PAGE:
In an organization innovation needs supporters. Who might they be?
Is it your Board of Directors? Is your Board a group of people open to change, who recognize the importance balancing the future and the present and who will support risk-taking with open eyes? Or is it a bunch of old fogies (or young fogies) intent on squeezing maximum profit now and ready to blame you for everything when you do not deliver next quarter?
Is it your C-suite? Does your top team drive innovation and change with its mind and heart, with clarity in its targets, openness of spirit and focus on innovative actions? Or are your senior managers content with preserving the systems and culture that worked so well in the past without rocking the boat?
Is it your middle management? Are your managers developing into leaders by managing change that comes from outside and from above and indeed by initiating change themselves? Or are they a conservative constituency, suspicious of new thinking and action, protective of the organization chart and their own silos and unwilling to empower their own people?
Is it your R & D Department? Do you have a broad minded set of people generating imaginative new products and services in collaboration with your clients, suppliers and their colleagues? Or do you have a narrow minded clique who will always reject whatever is “not invented here”?
Is it your Marketing Department? Are your marketers strategists who are constantly seeking new ways of relating to your clients and constantly seeking new clients? Or are they pompous asses who are convinced that only they have a right to be called “creative” and who spend all their time writing briefs to publicity agencies?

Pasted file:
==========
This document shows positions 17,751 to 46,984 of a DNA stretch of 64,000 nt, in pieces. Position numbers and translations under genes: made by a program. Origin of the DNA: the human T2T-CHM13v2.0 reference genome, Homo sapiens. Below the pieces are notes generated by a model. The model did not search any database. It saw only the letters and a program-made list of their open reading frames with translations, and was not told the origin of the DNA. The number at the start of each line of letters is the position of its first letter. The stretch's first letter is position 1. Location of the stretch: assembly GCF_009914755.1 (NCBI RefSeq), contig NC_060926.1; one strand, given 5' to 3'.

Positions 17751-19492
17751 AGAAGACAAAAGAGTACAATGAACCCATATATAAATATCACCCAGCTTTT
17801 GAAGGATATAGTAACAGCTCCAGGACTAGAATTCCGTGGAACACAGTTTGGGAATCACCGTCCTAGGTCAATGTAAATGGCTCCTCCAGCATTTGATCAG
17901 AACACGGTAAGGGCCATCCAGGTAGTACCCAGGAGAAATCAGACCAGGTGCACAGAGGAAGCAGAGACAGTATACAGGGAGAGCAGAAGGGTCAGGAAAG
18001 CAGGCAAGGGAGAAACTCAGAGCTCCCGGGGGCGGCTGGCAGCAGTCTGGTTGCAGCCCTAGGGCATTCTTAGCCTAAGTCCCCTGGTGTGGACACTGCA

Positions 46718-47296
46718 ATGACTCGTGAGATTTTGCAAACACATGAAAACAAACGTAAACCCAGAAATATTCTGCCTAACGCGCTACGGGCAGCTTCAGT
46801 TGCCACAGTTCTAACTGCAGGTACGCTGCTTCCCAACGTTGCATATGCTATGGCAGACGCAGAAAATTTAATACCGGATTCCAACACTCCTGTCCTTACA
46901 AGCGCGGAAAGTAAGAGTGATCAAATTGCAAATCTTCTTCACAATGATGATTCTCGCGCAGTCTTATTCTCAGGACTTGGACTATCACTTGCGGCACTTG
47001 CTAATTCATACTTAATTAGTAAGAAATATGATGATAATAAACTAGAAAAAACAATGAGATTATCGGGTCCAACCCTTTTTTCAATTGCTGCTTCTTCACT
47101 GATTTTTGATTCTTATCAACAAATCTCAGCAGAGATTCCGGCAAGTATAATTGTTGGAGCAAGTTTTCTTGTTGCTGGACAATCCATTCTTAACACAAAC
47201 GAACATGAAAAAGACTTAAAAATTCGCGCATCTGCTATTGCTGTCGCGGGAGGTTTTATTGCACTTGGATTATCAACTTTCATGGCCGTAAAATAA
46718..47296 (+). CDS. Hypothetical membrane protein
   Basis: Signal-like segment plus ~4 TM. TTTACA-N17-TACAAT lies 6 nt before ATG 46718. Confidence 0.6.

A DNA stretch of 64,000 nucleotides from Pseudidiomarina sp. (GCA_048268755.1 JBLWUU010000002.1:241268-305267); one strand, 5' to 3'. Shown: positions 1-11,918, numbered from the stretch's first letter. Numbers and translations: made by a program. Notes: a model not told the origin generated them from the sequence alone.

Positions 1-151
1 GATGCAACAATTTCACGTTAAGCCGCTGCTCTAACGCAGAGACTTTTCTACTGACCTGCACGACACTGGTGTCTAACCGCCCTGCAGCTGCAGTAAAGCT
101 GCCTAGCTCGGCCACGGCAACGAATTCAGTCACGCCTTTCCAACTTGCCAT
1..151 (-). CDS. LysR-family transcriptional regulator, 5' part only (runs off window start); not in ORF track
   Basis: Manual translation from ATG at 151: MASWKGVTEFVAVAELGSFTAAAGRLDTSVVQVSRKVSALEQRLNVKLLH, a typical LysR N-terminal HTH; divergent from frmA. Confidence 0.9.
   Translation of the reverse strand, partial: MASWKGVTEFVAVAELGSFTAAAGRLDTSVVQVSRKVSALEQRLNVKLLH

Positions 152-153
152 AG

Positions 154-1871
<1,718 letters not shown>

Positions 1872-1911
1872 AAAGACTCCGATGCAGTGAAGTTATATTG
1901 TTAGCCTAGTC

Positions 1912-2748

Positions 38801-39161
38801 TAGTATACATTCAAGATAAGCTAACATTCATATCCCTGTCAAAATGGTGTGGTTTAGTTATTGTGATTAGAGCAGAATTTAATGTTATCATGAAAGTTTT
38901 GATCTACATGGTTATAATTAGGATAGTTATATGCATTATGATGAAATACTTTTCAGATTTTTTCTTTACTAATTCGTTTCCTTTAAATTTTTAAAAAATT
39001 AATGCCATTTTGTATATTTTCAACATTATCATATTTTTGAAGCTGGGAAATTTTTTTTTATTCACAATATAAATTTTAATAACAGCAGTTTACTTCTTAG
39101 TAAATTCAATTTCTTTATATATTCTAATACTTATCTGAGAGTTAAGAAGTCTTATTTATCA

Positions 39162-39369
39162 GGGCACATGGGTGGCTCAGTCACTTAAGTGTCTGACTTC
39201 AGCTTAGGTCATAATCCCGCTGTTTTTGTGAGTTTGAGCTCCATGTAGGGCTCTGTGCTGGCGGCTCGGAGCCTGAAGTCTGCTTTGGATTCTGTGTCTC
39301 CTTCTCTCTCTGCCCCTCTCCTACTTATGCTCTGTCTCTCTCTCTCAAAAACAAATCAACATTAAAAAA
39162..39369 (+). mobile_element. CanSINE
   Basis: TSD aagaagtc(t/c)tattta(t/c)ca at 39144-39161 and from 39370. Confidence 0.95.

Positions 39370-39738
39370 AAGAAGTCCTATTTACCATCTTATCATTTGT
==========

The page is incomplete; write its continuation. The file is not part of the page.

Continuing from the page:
Is it your IT Department? Are your information technologists at the cutting edge, constantly seeking to be ahead of your competition in close collaboration with their users? Or are they boring programming geeks writing code blissfully unaware of the world out there?
Could it be everybody in your company? Are all your people irrespective of rank enthusiastically bringing forward new ideas in their own areas and in others and do all people accept, digest and process these ideas and rally for the implementation of the best ones? Or are they simply content if they just do their jobs?
Am I asking too many questions? I suggest all these questions are important because discovering your creative community is important. Innovation in organizations is not a solo act and driving innovation in a dynamic way is key to any leadership role. Ideally, mobilizing everyone’s creativity and making it thrive alongside an order of strategies and systems that promote innovation is what all organizations should be doing. The power of a mass movement is generally more potent than that of an elite. If they cannot get the masses on their side, innovative leaders may have to consider which of the above constituencies (or other constituencies) are the most likely proponents and which are the most likely inhibitors to innovation. And how to deal with them too.
Your creative community is after all your best ally in your innovation quest.
image credit: usa.helpministriesinternational.com
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Dimis Michaelides, Managing Director at Performa Consulting, is global business consultant and keynote speaker on The Art of Innovation. His book, The Art of Innovation: Integrating Creativity in Organizations, was published in 2007.